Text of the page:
Damaged, she was taken under tow by the tug Great Emperor and for four days she was attacked by E-boats and bombers as she struggled back to port at three knots. The Navy Controller wrote that she survived "not only by the good seamanship of the officers and men but on account of the excellent workmanship which ensured the watertightness of the other compartments. A single defective rivet might have finished her." She was returned to service. On return to Hebburn shipyard she was de-commissioned before undergoing extensive repairs, her bad luck had seen her on active service for less than two weeks over the previous 14 months. During this period her captain, Louis Mountbatten, as Captain, was forced to lead his flotilla from temporary placement in other ships of the flotilla. Kelly re-joined 5th Flotilla after re-commissioning in December 1940. In April 1941 she joined HM ships Abdiel, Jackal, Kashmir and Kipling at Gibraltar to form Force S, an escort for reinforcements to the Mediterranean Fleet.
She arrived in Malta on the 28th and was deployed with her flotilla to join Force K for attacks on Axis shipping to North Africa. On 8 May, following the loss of HMS Jersey to a mine and the subsequent clearance of her wreck, the flotilla left Malta and joined Ajax, Dido and Perth to escort supply convoys to Egypt and Greece. On 10 May she led the destroyers to bombard Benghazi before returning to Malta. On 21 May she was despatched to Crete with Kashmir and Kipling and began patrols north of the island the next day. On 23 May, during the evacuation of Crete, she was sunk, with half her crew killed. Kelly did succeed in shooting down three of the attacking Stukas, while another was badly damaged and crashed upon returning to base; the survivors were affected by the loss of their ship. The 1942 film In Which We Serve starring Noël Coward and John Mills and telling the story of "HMS Torrin", is based on the career of Kelly; the HMS Kelly Association hosts commemorations. Notable supporters of the association have included Sir John Mills.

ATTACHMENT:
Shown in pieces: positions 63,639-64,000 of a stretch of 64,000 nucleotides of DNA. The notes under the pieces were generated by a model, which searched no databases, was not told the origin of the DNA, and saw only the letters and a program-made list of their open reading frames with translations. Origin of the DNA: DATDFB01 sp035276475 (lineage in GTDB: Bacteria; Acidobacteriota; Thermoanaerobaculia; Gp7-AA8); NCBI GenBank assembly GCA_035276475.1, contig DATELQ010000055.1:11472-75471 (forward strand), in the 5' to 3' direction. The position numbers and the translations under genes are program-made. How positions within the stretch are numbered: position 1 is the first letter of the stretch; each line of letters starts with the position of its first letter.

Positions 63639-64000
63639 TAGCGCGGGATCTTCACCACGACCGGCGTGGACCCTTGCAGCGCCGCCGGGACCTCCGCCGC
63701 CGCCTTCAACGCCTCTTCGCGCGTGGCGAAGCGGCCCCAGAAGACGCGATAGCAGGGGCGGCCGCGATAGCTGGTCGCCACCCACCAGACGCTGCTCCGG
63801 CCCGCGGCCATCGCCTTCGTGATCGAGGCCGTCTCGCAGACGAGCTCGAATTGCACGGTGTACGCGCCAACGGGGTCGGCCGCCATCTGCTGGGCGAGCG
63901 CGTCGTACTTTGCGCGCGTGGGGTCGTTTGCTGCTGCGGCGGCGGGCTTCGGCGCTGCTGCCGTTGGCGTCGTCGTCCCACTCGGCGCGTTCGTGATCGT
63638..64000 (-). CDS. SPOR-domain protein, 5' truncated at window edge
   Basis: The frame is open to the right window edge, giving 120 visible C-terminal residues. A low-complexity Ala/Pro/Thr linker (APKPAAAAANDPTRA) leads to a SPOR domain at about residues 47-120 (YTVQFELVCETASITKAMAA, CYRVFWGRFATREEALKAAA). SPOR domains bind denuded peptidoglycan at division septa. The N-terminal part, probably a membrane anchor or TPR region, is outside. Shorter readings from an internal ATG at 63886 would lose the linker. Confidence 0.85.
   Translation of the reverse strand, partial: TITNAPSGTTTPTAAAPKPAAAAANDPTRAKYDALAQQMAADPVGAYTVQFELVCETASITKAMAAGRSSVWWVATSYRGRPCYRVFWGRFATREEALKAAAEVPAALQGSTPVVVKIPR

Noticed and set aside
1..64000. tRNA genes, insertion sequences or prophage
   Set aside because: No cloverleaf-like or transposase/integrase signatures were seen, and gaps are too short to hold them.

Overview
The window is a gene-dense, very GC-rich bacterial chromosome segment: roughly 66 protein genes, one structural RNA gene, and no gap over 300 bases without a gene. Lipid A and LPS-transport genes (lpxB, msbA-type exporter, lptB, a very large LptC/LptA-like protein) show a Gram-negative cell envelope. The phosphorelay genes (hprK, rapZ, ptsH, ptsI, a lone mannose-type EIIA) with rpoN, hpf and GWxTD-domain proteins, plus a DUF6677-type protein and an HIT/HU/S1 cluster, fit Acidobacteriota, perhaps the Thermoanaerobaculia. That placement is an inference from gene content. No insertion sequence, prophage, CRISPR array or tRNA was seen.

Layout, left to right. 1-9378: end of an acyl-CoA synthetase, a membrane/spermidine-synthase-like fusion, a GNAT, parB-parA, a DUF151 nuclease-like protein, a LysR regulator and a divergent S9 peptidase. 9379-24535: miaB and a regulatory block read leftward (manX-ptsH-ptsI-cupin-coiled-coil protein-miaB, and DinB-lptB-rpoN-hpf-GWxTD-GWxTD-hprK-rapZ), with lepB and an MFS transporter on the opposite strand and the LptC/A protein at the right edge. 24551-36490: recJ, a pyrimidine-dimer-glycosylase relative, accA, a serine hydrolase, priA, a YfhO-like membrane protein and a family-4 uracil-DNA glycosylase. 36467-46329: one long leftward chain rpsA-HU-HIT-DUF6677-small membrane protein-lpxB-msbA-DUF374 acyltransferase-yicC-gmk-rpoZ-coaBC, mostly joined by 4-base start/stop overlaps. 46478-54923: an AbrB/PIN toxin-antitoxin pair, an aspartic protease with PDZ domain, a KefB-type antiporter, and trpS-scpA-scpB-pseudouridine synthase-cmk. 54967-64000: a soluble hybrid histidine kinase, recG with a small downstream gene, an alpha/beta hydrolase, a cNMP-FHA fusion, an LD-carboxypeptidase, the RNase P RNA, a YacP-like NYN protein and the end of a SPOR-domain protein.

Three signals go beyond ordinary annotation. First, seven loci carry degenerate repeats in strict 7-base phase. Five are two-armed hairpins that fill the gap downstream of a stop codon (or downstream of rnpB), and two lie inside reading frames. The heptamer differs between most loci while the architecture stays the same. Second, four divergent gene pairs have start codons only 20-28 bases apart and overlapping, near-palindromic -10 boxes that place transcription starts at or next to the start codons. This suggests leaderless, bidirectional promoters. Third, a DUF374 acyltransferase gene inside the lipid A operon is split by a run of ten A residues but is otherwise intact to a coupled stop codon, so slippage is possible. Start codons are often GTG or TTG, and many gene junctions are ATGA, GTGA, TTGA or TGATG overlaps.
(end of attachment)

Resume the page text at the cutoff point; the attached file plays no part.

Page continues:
Atlantic Norway Mediterranean Crete Colledge, J. J.. Ships of the Royal Navy: The Complete Record of all Fighting Ships of the Royal Navy. London: Chatham Publishing. ISBN 978-1-86176-281-8. English, John. Afridi to Nizam: British Fleet Destroyers 1937–43. Gravesend, Kent: World Ship Society. ISBN 0-905617-64-9. Friedman, Norman. British Destroyers & Frigates: The Second World War and After. Annapolis, Maryland: Naval Institute Press. ISBN 1-86176-137-6. Haarr, Geirr H.. The Battle for Norway: April–June 1940. Annapolis, MD: Naval Institute Press. ISBN 978-1-59114-051-1. Haarr, Geirr H.. The German Invasion of Norway, April 1940. Annapolis, Maryland: Naval Institute Press. ISBN 978-1-59114-310-9. Langtree, Charles; the Kelly's: British J, K, N Class Destroyers of World War II. Annapolis, Maryland: Naval Institute Press. ISBN 1-55750-422-9. Lenton, H. T.. British & Empire Warships of the Second World War. Annapolis, Maryland: Naval I